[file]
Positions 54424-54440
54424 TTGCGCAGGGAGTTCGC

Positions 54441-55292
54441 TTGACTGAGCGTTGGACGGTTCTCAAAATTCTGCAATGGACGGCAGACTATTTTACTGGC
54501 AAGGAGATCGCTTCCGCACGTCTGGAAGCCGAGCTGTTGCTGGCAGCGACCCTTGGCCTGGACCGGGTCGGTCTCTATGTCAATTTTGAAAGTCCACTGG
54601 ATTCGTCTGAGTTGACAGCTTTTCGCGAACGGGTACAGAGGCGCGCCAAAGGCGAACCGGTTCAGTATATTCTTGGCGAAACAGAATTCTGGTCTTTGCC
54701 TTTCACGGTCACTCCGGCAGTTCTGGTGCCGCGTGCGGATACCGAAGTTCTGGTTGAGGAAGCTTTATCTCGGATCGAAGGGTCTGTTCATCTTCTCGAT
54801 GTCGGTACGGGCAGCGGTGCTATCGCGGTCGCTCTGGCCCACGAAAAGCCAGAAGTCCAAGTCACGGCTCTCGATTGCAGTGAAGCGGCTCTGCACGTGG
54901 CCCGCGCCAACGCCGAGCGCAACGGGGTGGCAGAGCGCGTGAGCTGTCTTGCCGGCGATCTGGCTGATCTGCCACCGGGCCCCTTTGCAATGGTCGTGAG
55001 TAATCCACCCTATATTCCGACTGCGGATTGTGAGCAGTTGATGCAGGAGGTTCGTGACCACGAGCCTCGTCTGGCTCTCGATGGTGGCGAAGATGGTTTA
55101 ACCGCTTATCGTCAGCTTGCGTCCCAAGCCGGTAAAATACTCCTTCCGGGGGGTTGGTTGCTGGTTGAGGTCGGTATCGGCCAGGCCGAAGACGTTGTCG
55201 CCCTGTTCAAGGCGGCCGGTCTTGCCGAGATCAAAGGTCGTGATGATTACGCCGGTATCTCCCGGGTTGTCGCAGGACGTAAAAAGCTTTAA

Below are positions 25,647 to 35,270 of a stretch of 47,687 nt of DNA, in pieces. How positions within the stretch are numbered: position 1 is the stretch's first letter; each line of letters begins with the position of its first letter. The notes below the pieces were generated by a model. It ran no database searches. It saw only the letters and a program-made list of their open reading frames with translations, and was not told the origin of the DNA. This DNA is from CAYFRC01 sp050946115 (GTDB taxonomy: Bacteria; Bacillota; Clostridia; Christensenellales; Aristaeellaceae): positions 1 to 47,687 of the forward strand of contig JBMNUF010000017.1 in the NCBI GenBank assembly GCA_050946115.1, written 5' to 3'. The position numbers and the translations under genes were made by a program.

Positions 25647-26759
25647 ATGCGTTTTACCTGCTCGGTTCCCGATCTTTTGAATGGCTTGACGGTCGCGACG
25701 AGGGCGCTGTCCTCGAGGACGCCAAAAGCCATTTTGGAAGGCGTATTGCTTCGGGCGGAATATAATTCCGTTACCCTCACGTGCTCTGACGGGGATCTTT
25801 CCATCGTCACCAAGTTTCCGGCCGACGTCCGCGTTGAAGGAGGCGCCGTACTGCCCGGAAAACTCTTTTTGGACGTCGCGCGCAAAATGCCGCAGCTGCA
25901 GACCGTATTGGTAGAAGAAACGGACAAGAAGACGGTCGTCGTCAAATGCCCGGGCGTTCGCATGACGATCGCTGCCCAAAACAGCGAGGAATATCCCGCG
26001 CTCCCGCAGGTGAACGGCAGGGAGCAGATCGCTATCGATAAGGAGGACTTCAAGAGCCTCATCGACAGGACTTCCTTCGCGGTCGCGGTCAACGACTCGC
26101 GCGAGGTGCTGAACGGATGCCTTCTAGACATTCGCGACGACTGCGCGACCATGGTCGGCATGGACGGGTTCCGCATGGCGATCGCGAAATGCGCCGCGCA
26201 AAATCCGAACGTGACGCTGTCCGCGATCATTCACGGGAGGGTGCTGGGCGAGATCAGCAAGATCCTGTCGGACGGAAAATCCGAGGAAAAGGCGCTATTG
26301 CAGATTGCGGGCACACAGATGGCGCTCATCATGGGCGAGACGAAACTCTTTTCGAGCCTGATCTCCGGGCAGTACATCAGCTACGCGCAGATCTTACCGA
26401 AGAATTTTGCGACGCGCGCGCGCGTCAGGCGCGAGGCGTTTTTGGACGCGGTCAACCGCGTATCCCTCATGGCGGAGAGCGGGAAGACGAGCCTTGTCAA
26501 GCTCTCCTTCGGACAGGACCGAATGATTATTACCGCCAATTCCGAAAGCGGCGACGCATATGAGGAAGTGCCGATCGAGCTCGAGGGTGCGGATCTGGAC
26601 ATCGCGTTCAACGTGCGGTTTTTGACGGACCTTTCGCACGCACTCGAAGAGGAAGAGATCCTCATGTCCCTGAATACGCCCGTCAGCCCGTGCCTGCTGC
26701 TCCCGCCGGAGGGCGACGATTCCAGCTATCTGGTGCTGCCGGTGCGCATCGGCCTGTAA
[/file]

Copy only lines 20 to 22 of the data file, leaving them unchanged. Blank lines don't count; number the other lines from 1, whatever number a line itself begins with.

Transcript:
26101 GCGAGGTGCTGAACGGATGCCTTCTAGACATTCGCGACGACTGCGCGACCATGGTCGGCATGGACGGGTTCCGCATGGCGATCGCGAAATGCGCCGCGCA
26201 AAATCCGAACGTGACGCTGTCCGCGATCATTCACGGGAGGGTGCTGGGCGAGATCAGCAAGATCCTGTCGGACGGAAAATCCGAGGAAAAGGCGCTATTG
26301 CAGATTGCGGGCACACAGATGGCGCTCATCATGGGCGAGACGAAACTCTTTTCGAGCCTGATCTCCGGGCAGTACATCAGCTACGCGCAGATCTTACCGA